This is part of the book blog tour for Torn Away by Jennifer Brown,
organized by Shane at Itching for Books.
Born and raised in the Midwest, Jersey Cameron knows all about tornadoes. Or so she thinks. When her town is devastated by a twister, Jersey survives — but loses her mother, her young sister, and her home. As she struggles to overcome her grief, she’s sent to live with her only surviving relatives: first her biological father, then her estranged grandparents.
In an unfamiliar place, Jersey faces a reality she’s never considered before — one in which her mother wasn’t perfect, and neither were her grandparents, but they all loved her just the same. Together, they create a new definition of family. And that’s something no tornado can touch.
Jersey thought things would always stay the same in her life. She’d go to school every day, chat with a few friends, watch TV after school and do the laundry while her mother took her younger sister to dance class. But when a tornado hit her town, she lost not just her home, but her family. With her mother and sister gone, her only option was to go and live with family relatives whom she had never met before. Could she overcome grief and adapt to her new reality?
Jersey was a character I could totally relate to. She wasn’t the kindest person on Earth but she was usually good to those who were around her. She might sometimes sound like a mean person but she often meant no harm to anybody. Her personality was realistic and perhaps because of that, she felt more like a friend to me than a fictional character. The way she mourned was sad and heartbreaking and I was just glad that she got to know her true family in the end.
When I first read the synopsis, I thought this would be a tear-jerker for me, and for the most part, the story was tragic, depressing and somber. I wouldn’t have guessed the circumstances that Jersey had to go through and I was definitely grateful that this wasn’t something that happened to me in my life.
I guess we all had our own way to deal with hardship and grief. There wasn’t one particularly perfect way and sometimes, following logical reasons might not exactly help to bring us comfort. In the story, when Jersey’s mom and sister were gone, her stepfather chose to mourn alone and push Jersey away. I wouldn’t judge his decision or call him cruel but it was definitely among the saddest moments for me to watch Jersey struggle as she went through her darkest hours of helplessness.
After reading the book, I felt a deep sense of gratitude for all that I owned. I felt grateful for the people that I got to know in my life and I knew I could do something more for my relationship with my parents. Who would have thought I’d want to be a better daughter after reading a story?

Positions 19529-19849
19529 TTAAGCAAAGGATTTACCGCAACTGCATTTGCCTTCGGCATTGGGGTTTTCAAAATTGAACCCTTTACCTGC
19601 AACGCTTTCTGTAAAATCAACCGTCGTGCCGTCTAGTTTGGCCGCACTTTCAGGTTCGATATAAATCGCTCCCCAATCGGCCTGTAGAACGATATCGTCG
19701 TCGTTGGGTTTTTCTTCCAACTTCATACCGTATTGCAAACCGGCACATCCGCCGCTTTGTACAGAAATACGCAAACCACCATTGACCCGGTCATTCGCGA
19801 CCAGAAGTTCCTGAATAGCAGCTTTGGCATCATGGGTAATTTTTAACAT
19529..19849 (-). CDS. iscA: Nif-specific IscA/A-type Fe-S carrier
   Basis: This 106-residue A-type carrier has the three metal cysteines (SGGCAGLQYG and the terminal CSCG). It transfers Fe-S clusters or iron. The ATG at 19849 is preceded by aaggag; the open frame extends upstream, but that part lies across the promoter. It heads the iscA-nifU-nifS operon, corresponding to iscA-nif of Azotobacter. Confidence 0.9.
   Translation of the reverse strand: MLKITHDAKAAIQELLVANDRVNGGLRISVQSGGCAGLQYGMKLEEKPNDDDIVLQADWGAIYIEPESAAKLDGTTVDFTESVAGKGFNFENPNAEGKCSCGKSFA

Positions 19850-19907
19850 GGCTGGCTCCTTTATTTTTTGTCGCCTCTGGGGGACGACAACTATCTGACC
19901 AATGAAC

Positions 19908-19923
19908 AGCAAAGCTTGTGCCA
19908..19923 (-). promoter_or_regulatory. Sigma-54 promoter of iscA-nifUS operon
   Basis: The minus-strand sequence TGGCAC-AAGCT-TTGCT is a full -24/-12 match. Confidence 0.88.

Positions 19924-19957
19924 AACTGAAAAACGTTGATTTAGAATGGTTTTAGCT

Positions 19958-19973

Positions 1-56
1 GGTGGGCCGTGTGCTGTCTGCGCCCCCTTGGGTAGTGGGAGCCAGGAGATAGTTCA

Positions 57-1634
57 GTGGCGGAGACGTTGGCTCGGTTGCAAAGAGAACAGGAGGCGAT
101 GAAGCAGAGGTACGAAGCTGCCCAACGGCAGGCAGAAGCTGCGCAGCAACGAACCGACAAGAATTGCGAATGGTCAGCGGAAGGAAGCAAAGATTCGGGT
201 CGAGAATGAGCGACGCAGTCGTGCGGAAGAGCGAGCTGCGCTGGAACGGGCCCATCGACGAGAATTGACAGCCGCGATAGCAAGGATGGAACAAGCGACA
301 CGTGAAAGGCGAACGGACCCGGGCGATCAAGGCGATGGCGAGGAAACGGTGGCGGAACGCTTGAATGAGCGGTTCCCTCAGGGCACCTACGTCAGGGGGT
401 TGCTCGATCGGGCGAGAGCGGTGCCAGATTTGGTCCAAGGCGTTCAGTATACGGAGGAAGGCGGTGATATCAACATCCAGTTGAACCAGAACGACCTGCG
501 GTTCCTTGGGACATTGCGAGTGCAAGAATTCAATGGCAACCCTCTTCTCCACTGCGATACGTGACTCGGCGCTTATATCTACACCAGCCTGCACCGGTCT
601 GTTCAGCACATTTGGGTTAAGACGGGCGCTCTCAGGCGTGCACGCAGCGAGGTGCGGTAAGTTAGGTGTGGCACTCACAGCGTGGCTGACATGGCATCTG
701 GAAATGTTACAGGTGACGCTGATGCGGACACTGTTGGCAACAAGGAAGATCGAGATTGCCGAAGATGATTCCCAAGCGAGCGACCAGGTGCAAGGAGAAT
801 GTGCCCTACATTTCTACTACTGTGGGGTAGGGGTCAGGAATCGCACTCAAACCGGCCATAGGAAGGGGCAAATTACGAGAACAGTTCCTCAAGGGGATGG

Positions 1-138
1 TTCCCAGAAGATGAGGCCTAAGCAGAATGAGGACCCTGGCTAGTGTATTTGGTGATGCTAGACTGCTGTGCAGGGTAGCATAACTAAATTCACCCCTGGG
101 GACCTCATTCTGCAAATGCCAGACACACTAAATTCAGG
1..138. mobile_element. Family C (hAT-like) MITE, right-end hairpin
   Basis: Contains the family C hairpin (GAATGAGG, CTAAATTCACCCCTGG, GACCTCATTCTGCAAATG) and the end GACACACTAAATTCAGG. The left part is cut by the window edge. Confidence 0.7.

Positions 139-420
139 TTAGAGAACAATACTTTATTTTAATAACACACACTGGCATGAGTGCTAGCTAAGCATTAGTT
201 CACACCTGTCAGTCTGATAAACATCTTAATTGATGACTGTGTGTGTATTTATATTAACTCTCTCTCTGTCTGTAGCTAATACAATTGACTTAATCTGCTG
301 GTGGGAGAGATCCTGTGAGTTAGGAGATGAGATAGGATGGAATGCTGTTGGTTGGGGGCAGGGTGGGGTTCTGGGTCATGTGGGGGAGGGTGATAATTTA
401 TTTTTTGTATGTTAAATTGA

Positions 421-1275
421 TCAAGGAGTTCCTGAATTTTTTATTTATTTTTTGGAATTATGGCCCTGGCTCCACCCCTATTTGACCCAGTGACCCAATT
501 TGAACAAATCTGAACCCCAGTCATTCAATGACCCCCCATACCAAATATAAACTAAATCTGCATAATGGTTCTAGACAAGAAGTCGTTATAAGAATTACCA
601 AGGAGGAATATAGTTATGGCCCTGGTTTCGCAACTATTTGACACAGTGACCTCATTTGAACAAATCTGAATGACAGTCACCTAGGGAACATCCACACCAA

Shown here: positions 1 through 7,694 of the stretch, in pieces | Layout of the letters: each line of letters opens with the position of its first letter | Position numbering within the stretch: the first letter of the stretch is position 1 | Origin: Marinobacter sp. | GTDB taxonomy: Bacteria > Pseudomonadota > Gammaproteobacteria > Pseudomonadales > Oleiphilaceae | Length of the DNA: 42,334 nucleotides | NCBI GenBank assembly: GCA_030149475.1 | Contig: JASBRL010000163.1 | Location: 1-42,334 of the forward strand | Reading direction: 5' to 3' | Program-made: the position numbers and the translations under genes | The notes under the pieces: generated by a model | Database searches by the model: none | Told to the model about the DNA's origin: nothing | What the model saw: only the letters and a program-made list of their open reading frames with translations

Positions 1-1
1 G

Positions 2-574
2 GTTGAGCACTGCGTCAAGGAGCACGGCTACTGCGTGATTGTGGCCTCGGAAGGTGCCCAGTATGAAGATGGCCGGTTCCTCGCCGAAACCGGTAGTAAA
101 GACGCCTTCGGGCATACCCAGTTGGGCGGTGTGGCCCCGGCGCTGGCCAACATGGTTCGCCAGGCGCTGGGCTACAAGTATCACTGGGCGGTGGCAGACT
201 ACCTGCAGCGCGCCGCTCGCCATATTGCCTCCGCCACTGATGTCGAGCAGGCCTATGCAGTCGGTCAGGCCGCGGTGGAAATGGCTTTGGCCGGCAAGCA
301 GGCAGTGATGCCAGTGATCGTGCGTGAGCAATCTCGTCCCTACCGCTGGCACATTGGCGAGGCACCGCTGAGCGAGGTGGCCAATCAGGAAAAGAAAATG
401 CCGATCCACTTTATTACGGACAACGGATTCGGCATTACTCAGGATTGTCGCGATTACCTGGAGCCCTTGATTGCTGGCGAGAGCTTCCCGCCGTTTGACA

Excerpt from Torn Away
By Jennifer Brown
from Chapter Ten
“You okay?” the desk clerk asked, leaning over the counter to peer at me. She twisted her watch around on her wrist anxiously.
I nodded. “Fine.” A lie. I got up and started to walk toward the door.
“It’s real terrible what happened over there in Elizabeth,” she said.
“I’m real sorry about it.”
“Thanks.” I hurried out of the office as quickly as I could. I didn’t want to hear anyone else tell me they were sorry. What did I’m sorry mean, exactly, when someone had died? Wouldn’t it be much more accurate to say I’m grateful when someone close to you was hit by tragedy? I’m grateful, as in, I’m grateful that this didn’t happen to me. At least that would be honest.
I stood outside and looked up at the sky. The day was sunny and warm again, and here, twenty miles away from home, it almost seemed like a normal day. Except on a normal day I would be in chem class right now, excited about theater club practice and the lighting cues I still had to learn. On a normal day I would be seeing Mom tonight, would be telling Marin that I was too busy, too busy, always too busy.
I gazed down the line of motel room doors. Behind one of those, Ronnie was drowning in his own grief. Behind one of them, he was alone and I was alone, only feet apart, unable to talk about the things we needed to say.
I couldn’t go in there. Not yet.
Instead, I turned and walked down the sidewalk, Ronnie’s credit card in my pocket.
I wandered past a strip mall, which was filled with real estate offices and computer repair shops and dry cleaners, and headed toward a big chain pharmacy a short distance away. My clothes and shoes felt coarse and gross against my skin. I gazed at all the perfect buildings, the perfect people. Why had they been spared?
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About the Author
- One paperback copy of Torn Away by Jennifer Brown (US only)